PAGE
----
# Cross product spherical coordinates

I can't wrap my head around the result of the cross product of two vectors in spherical coordinates. Is it a vector or something that I can represent geometrically?

For example, given two vectors in spherical coordinates:

$\overrightarrow a = (a,\theta,\phi)$

$\overrightarrow b = (b,0,0)$

Taking the cross product $[\overrightarrow a \times \overrightarrow b] = -ab\sin \theta \overrightarrow{e_\phi}$

Ok, so where does this vector start and where does it point to? Is it a "different" kind of vector? Does it point anywhere?

$\overrightarrow a$ and $\overrightarrow b$ point away from the origin and start on the origin. Where does the resulting vector of their cross product point to?

If $ab\sin \theta$ is the vector modulus and $-\overrightarrow{e_\phi}$ is the direction it is pointing, does it mean that it starts in any point of the sphere of radius $ab\sin \theta$ and points in the $-\overrightarrow{e_\phi}$ direction?

In that case, if I do the cross product of $\overrightarrow a$ and the resulting vector, what will be the $\theta$ angle between both vectors??? It can be anything!!

This final question appeared to me when studying and finding in my textbook something similar to this:

$[\overrightarrow a \times \overrightarrow b] = -ab\sin \theta \overrightarrow{e_\phi}$

$[\overrightarrow a\times[\overrightarrow a \times \overrightarrow b]] = a^2b\sin \theta \overrightarrow{e_\theta}$

I understand the first cross product but cannot find how to compute the second. $\theta$ between $\overrightarrow a$ and the resulting vector is 90º? How?

EDIT: Now that I think about it, I am satisfied if someone helps me understand the meaning of a vector of type $a\overrightarrow{e_\theta}$ for example.

• Jul 12, 2015 at 17:45
• That accepted answer to that question does not derive an expression for the cross product, but does give some insights of how to get it. Also remember that the cross product between two vectors will be perpendicular to both vectors, so for your example this implies the resulting $\phi$ has to be equal to $\frac{\pi}{2}$ in order to be perpendicular to $\vec{b}$. Jul 12, 2015 at 17:48
• I skimmed through that topic before but didn't find a good answer. Since you pointed that it could be a dupplicate I payed much more attention this time and found an answer that partially explains what I want math.stackexchange.com/a/243303/254072. So thank you. Jul 12, 2015 at 17:55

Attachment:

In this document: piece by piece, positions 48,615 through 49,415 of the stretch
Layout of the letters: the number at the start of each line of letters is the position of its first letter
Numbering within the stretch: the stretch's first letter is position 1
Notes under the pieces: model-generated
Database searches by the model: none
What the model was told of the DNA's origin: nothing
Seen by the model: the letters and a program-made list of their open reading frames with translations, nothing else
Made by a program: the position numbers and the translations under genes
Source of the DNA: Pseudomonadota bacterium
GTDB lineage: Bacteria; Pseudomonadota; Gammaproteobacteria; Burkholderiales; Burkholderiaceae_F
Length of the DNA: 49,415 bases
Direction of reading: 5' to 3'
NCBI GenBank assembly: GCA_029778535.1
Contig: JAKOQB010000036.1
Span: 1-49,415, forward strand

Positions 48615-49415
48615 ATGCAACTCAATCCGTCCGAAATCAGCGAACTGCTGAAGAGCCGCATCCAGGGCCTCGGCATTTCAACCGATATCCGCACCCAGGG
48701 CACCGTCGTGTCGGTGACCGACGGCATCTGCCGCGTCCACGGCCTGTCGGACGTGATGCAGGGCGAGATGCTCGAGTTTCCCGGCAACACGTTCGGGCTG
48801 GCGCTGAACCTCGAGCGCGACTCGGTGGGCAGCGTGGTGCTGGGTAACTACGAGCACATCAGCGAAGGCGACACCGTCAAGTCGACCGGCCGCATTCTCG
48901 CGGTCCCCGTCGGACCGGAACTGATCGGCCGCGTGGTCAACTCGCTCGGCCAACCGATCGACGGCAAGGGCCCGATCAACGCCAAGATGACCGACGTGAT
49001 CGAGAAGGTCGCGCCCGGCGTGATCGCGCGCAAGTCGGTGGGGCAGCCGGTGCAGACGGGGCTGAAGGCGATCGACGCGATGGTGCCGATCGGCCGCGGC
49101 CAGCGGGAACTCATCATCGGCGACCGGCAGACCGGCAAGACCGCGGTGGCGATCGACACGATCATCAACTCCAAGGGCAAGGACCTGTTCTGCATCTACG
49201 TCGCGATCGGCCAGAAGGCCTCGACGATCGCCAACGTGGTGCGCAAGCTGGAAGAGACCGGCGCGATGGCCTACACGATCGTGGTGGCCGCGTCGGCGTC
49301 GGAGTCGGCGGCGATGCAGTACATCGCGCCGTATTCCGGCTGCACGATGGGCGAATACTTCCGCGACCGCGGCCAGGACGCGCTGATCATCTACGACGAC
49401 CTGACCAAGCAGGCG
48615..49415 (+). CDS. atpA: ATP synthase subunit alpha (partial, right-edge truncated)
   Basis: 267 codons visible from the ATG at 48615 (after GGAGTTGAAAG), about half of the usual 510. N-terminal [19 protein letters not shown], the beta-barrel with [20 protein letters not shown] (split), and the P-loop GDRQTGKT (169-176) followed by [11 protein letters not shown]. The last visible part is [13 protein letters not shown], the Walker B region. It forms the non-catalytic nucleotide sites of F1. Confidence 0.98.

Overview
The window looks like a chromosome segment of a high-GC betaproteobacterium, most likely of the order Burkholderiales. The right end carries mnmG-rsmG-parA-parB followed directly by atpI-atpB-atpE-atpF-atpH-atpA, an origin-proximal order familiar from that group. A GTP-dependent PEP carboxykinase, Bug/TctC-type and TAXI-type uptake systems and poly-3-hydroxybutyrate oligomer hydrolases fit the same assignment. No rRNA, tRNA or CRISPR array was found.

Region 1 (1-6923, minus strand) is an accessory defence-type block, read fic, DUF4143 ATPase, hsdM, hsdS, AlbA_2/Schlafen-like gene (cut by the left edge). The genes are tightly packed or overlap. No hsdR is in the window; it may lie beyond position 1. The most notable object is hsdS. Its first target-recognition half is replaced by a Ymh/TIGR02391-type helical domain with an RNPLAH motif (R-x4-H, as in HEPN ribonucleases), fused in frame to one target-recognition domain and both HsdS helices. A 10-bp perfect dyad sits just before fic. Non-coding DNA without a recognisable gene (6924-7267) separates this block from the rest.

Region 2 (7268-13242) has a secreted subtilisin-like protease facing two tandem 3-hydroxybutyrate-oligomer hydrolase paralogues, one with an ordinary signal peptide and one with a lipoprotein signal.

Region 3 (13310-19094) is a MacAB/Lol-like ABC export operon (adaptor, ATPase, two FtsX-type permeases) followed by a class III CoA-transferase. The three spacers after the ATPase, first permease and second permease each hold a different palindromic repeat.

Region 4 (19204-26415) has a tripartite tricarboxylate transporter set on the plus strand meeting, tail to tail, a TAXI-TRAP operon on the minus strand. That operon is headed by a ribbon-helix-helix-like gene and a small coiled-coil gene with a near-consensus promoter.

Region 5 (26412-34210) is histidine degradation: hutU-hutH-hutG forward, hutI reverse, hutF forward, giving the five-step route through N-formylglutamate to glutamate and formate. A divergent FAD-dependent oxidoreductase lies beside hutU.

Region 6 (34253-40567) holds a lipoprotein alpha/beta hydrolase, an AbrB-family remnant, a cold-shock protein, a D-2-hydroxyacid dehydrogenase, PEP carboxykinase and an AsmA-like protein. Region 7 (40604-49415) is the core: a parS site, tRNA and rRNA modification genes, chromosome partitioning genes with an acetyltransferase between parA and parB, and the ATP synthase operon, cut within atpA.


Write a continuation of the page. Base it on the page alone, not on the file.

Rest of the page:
• Ah... facepalms... of course it has to be perpendicular... Thank you so much @fibonatic, that helps with the missing sine on the second formula. Jul 12, 2015 at 17:58

Note: one need to be careful when working in spherical coordinates, as there are two conventions used for the notation of the polar and azimuthal angles. See https://en.wikipedia.org/wiki/Spherical_coordinate_system and the 2 pictures near the top. In this answer I am using the physicist's convention, since it complies better with your own notation.

To clear the first point of confusion: All vectors start at the origin. They can be added together visually by placing them head to tail, but you should always think of them as having the tail at the origin and the head pointing in whatever direction it's supposed to.

The cross product in rectangular coordinates and the cross product in spherical coordinates are the same thing. The only difference is the way we represent them in formulas.

Notation also seems to be confusing you. The basis in spherical coordinates works differently from the basis in rectangular coordinates. See http://mathworld.wolfram.com/SphericalCoordinates.html and scroll down to the listing of unit vectors for a complete account. Caution: This article uses the mathematician's notation. You will have to swap the roles of $\theta$ and $\phi$ in your head, or just write things down to keep track. e.g. $\hat{\phi}$ there is what we'll think of as $\vec{e}_\theta$.

Here is a working definition of the cross product:

The cross product of two vectors $\vec{a}$ and $\vec{b}$ is another vector, mutually perpendicular to $\vec{a}$ and $\vec{b}$, with the direction determined by the right-hand rule. The magnitude of $\vec{a}\times\vec{b}$ is given by the area of the parallelogram spanned by $\vec{a}$ and $\vec{b}$.

Note that this definition makes no reference to the choice of coordinate system; it works in rectangular and spherical coordinates.

Therefore, if $\vec{a} = (a,\theta,\phi)$ and $\vec{b} = (b,0,0)$ in spherical coordinates, to find the cross product we need to find the direction the vector is pointing and the magnitude from this information. The key to this is to find the angle between $\vec{a}$ and $\vec{b}$. Well, $\vec{b}$ points straight along the $z$-axis, so it suffices to find the angle of $\vec{a}$ relative to the $z$-axis, and if you draw a picture you should see that this angle is $\theta$. (It doesn't matter what $\phi$ is here.) The area of the parallelogram spanned by $\vec{a}$ and $\vec{b}$ is then $ab\sin\theta$. As for the direction, to be perpendicular to the $z$-axis the vector must lie in the $xy$-plane, so we need to find the direction in the $xy$-plane perpendicular to $(a,\theta,\phi)$. Then it suffices to find the direction perpendicular to $(1,\pi/2,\phi)$, which is of course $(1,\pi/2,\phi\pm\pi/2)$. The right-hand rule says we take the minus sign, so $$\vec{a}\times\vec{b} = ab\sin\theta(1,\pi/2,\phi-\pi/2).$$ We can take the plus sign by pointing in the opposite direction, so $$\vec{a}\times\vec{b} = -ab\sin\theta(1,\pi/2,\phi+\pi/2).$$ Finally, let's express the last vector in rectangular coordinates. It is $$(1,\pi/2,\phi+\pi/2)_{\text{sph}} = (\sin(\pi/2)\cos(\phi+\pi/2),\sin(\phi+\pi/2)\sin(\pi/2), \cos(\pi/2))_{\text{rec}} = (-\sin\phi,\cos\phi,0)_{\text{rec}} = \vec{e}_{\phi}$$ according to the definition of unit vectors in spherical coordinates. (See the mathworld link above if you haven't already.) Therefore we finally obtain $$\vec{a}\times\vec{b} = -ab\sin\theta\vec{e}_\phi$$ as claimed.